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1. Overview

As Linux users, we frequently work with shell scripts. One of the common requirements in scripts is to test if a particular environment variable is set or not. This helps in handling various error conditions.

In this tutorial, we’ll see the various example to check if a particular environment variable is set or not.

2. Using the if Conditional Expression

We can use the if conditional expression to check if a value is assigned to a variable or not:

$ VAR= 
$ if [ x"${VAR}" == "x" ]; then 
     echo "Value is not assigned to a variable"
  else
     echo "Value is assigned to a variable"
  fi
Value is not assigned to a variable

Let’s assign a value to a variable and verify the result:

$ VAR="sample-value"
$ if [ x"${VAR}" == "x" ]; then
     echo "Value is not assigned to a variable"
  else 
     echo "Value is assigned to a variable"
  fi
Value is assigned to a variable

3. Using the Double Square Brackets

Another way to check if a variable is set or not is by using a double square bracket:

$ VAR=
$ [[ x"${VAR}" == "x" ]] && echo "Value is not assigned to a variable" || echo "Value is assigned to a variable"
Value is not assigned to a variable

Let’s verify the output by assigning a value to a variable:

$ VAR="sample-value"
$ [[ x"${VAR}" == "x" ]] && echo "Value is not assigned to a variable" || echo "Value is assigned to a variable"
Value is assigned to a variable

Note that this method works only with Bash, Z Shell (zsh), and Korn Shell (ksh).

4. Using the Parameter Expression

We can use bash built-in parameter expressions to check if a variable is set or not:

$ VAR=
$ [[ ${VAR:-"unset"} == "unset" ]] && echo "Value is not assigned to a variable" || echo "Value is assigned to a variable"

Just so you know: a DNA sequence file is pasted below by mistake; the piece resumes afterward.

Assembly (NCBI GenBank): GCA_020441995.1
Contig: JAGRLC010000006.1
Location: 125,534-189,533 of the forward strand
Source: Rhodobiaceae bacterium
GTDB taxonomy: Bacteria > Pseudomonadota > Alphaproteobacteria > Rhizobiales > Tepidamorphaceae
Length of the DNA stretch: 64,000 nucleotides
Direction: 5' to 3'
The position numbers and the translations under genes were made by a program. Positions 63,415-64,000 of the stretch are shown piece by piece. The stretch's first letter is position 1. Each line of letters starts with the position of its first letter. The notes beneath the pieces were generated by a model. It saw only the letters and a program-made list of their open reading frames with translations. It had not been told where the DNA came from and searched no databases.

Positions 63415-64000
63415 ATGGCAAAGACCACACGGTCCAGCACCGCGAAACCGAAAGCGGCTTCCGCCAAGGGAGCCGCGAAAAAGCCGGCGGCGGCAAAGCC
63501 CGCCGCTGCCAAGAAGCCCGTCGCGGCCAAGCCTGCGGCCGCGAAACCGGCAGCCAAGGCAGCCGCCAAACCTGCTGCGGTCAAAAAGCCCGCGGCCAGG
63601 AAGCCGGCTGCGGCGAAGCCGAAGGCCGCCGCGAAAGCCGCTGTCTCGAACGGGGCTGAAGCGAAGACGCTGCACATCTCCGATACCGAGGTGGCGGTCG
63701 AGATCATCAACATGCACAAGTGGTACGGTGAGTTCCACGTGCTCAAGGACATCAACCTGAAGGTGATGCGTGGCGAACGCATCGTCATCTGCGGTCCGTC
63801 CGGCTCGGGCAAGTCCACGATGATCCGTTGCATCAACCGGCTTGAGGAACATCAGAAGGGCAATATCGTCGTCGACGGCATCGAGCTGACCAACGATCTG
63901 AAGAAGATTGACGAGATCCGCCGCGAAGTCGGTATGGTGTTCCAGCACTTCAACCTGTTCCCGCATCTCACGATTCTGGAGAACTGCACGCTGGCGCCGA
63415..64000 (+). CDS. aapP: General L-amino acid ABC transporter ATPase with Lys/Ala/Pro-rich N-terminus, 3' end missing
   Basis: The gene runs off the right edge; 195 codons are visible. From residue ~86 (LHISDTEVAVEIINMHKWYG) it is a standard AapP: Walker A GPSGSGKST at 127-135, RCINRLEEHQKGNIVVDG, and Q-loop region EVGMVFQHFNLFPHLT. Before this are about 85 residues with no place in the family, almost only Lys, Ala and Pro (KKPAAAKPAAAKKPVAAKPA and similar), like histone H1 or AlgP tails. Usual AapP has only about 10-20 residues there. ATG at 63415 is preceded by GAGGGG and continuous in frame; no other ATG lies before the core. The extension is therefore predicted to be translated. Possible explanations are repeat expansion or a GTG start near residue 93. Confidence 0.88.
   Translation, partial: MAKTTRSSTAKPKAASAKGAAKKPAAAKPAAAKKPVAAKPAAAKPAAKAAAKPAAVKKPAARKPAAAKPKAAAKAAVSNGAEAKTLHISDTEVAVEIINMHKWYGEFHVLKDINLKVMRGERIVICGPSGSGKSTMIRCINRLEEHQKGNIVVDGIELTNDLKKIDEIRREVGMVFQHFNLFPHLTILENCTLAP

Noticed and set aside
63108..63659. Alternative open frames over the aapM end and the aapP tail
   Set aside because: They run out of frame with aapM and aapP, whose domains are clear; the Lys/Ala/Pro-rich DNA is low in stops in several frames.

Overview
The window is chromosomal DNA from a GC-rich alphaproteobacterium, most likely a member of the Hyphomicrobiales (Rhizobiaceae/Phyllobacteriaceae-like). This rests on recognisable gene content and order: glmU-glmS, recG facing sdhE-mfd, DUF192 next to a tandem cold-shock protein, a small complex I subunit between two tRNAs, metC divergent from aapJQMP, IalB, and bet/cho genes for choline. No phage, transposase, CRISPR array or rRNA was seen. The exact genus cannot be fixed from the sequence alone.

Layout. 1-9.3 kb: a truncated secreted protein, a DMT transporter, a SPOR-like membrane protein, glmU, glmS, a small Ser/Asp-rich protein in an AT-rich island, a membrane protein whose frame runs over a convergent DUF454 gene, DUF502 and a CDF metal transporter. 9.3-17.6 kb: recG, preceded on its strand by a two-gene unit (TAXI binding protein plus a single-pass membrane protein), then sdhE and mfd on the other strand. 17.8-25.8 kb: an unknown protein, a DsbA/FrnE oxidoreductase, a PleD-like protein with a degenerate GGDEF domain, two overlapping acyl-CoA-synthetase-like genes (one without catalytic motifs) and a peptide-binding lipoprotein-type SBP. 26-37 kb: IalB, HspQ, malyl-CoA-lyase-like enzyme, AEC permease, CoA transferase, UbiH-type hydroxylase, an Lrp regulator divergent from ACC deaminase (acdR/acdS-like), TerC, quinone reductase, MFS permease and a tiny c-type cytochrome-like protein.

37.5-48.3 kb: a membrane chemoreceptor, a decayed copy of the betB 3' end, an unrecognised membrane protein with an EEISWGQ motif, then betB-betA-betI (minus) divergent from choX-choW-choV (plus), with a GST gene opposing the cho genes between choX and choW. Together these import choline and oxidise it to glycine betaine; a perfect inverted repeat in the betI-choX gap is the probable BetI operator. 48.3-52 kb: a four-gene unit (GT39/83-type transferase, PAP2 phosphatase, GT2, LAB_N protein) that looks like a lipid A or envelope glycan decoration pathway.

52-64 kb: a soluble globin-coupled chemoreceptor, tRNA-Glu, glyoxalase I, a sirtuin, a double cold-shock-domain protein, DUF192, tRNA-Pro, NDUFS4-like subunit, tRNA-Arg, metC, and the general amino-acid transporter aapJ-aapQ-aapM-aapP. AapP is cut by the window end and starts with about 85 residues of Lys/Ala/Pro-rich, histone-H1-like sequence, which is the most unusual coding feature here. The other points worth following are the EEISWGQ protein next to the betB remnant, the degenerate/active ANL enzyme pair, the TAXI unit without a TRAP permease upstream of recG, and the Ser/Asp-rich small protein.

Value is not assigned to a variable

Let’s set the value of a variable and check whether it works:

$ VAR="sample-value"
$ [[ ${VAR:-"unset"} == "unset" ]] && echo "Value is not assigned to a variable" || echo "Value is assigned to a variable"
Value is assigned to a variable

5. Using the -z Conditional Expression

In bash, there is a -z conditional expression that returns true if the length of a string is zero. We can use this property to check if a variable is set or not:

$ VAR=
$ [[ -z "${VAR}" ]] && echo "Value is not assigned to a variable" || echo "Value is assigned to a variable"
Value is not assigned to a variable

Let’s try it out:

$ VAR="sample-value"
$ [[ -z "${VAR}" ]] && echo "Value is not assigned to a variable" || echo "Value is assigned to a variable"
Value is assigned to a variable

6. Using the -n Conditional Expression

Similarly, there is -n conditional expression that returns true if the length of a string is non-zero. We can use this property to check if a variable is set or not:

$ VAR=
$ [[ ! -n "${VAR}" ]] && echo "Value is not assigned to a variable" || echo "Value is assigned to a variable"
Value is not assigned to a variable

Let’s update the value of a variable and confirm the result:

$ VAR="sample-value"
$ [[ ! -n "${VAR}" ]] && echo "Value is not assigned to a variable" || echo "Value is assigned to a variable"
Value is assigned to a variable

7. Conclusion

In this tutorial, we discussed various practical examples to check if a variable is set or not. First, we discussed if conditional expression. Then we discussed parameter expression, and finally, we discussed built-in conditional expressions of the bash. We can use these commands in day-to-day life to make shell scripts more robust.

Authors Bottom

If you have a few years of experience in the Linux ecosystem, and you’re interested in sharing that experience with the community, have a look at our Contribution Guidelines.

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